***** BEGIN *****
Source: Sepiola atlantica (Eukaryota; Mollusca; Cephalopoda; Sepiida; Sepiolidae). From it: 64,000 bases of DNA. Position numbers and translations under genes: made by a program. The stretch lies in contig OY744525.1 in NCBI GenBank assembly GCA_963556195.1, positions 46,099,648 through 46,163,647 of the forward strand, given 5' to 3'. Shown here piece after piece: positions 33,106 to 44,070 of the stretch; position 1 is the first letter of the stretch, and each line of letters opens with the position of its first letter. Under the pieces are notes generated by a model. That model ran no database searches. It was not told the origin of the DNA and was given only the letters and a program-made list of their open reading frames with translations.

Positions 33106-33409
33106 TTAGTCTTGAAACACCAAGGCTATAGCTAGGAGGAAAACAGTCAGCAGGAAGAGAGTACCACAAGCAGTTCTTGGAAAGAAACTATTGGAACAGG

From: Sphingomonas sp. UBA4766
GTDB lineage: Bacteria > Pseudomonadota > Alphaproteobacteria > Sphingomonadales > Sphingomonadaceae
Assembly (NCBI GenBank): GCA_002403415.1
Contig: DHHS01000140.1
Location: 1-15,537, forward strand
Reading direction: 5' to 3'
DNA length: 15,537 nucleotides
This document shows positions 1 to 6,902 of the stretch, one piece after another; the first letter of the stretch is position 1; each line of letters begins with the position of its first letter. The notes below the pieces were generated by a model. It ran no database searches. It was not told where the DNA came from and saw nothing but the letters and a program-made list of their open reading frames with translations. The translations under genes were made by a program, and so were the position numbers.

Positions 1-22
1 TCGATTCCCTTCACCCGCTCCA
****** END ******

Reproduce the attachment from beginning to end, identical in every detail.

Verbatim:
Source: Sepiola atlantica (Eukaryota; Mollusca; Cephalopoda; Sepiida; Sepiolidae). From it: 64,000 bases of DNA. Position numbers and translations under genes: made by a program. The stretch lies in contig OY744525.1 in NCBI GenBank assembly GCA_963556195.1, positions 46,099,648 through 46,163,647 of the forward strand, given 5' to 3'. Shown here piece after piece: positions 33,106 to 44,070 of the stretch; position 1 is the first letter of the stretch, and each line of letters opens with the position of its first letter. Under the pieces are notes generated by a model. That model ran no database searches. It was not told the origin of the DNA and was given only the letters and a program-made list of their open reading frames with translations.

Positions 33106-33409
33106 TTAGTCTTGAAACACCAAGGCTATAGCTAGGAGGAAAACAGTCAGCAGGAAGAGAGTACCACAAGCAGTTCTTGGAAAGAAACTATTGGAACAGG

From: Sphingomonas sp. UBA4766
GTDB lineage: Bacteria > Pseudomonadota > Alphaproteobacteria > Sphingomonadales > Sphingomonadaceae
Assembly (NCBI GenBank): GCA_002403415.1
Contig: DHHS01000140.1
Location: 1-15,537, forward strand
Reading direction: 5' to 3'
DNA length: 15,537 nucleotides
This document shows positions 1 to 6,902 of the stretch, one piece after another; the first letter of the stretch is position 1; each line of letters begins with the position of its first letter. The notes below the pieces were generated by a model. It ran no database searches. It was not told where the DNA came from and saw nothing but the letters and a program-made list of their open reading frames with translations. The translations under genes were made by a program, and so were the position numbers.

Positions 1-22
1 TCGATTCCCTTCACCCGCTCCA